Kids News

How a Marijuana Researcher Talks to Her Kids About Pot

Elizabeth D’Amico, a licensed clinical psychologist and senior behavioral scientist with the RAND Corporation, is the lead author of a new study about the impact of marijuana advertising on teens. But she’s also a mother of two teenagers, and she’s built a national reputation when it comes to advice about how parents should talk to their kids about pot.

Her first tip: Tell the whole truth, and not only part of it.

“People need to know the facts,” D’Amico emphasizes. “If you say something is bad, that’s not giving them the full facts.”

D’Amico has shared her thoughts about marijuana and juveniles in some high-profile places, including the Los Angeles Times, which published her op-ed on the subject in 2016, shortly before California okayed recreational cannabis sales, and PBS, where she starred in a 2017 segment. She doesn’t take a position about legalization for adults, but her messages are meant to discourage underage use based on scientific findings about the effects of cannabis on the developing brain.

A marijuana business billboard in the Los Angeles area, where Elizabeth D'Amico lives.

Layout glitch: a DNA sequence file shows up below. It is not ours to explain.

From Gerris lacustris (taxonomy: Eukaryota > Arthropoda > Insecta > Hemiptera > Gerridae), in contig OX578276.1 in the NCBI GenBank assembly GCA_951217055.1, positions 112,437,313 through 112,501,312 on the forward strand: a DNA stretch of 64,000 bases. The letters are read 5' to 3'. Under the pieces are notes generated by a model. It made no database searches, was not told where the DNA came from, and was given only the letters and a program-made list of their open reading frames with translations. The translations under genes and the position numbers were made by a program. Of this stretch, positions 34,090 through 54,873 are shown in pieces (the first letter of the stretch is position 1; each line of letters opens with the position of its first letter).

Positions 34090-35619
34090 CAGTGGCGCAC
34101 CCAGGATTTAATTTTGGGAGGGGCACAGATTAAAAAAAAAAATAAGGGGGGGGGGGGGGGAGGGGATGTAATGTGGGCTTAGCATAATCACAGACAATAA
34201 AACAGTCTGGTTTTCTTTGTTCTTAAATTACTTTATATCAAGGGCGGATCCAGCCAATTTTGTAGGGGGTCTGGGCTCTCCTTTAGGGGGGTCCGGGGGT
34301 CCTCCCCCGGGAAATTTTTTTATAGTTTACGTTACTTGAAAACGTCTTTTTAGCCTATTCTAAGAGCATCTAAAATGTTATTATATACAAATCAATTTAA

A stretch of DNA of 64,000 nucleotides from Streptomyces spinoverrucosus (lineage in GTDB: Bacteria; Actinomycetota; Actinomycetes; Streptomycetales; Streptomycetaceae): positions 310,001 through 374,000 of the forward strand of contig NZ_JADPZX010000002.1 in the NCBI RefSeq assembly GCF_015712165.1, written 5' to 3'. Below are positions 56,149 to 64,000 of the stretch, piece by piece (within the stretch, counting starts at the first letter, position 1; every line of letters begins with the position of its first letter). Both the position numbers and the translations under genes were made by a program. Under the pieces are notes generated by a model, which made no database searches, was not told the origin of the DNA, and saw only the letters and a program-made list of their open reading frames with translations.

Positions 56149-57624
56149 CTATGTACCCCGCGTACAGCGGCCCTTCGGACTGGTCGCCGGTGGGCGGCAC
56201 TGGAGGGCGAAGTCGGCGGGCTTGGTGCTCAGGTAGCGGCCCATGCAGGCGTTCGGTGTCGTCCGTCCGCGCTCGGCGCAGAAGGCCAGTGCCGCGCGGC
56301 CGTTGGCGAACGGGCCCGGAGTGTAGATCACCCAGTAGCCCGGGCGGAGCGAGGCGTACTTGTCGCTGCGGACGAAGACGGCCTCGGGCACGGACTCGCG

A marijuana business billboard in the Los Angeles area, where Elizabeth D’Amico lives.
Courtesy of the RAND Corporation

“I think parents and teachers and care providers really need to be up on marijuana,” she allows. “Yes, there are medical benefits, but they’re benefits for adults. No medical benefits have been shown for adolescents. In fact, research shows that teens who initiate use early tend to have more problems in a variety of areas than teens who don’t use. So I try to give people talking points, because teens have questions about it.”

For example, she continues, “teens tend to perceive marijuana use as safer than alcohol use. Our research has shown this, and it’s because marijuana is touted as a medical prescription, which is very different from how alcohol is touted. So you have to explain the medical benefits — tell them, ‘Yes, we know it can help people with chemotherapy-induced nausea. But that doesn’t mean it’s safe for teens to use.'”

In her view, “it’s really important to talk about both sides so they understand what the medicinal piece means, and that recreational use is different than that. Plus, recreational is only legal for those over 21, just like alcohol, and recreational can be appropriate or not. It’s problematic when people drink and then get into a car and drive, and it’s the same if they use marijuana and then get into a car and drive. But other people might use marijuana in their home, and that’s okay, because it’s legal for adults.”

To Read The Rest Of This Article By Michael Roberts on Westword

Click Here

Published: May 25, 2018

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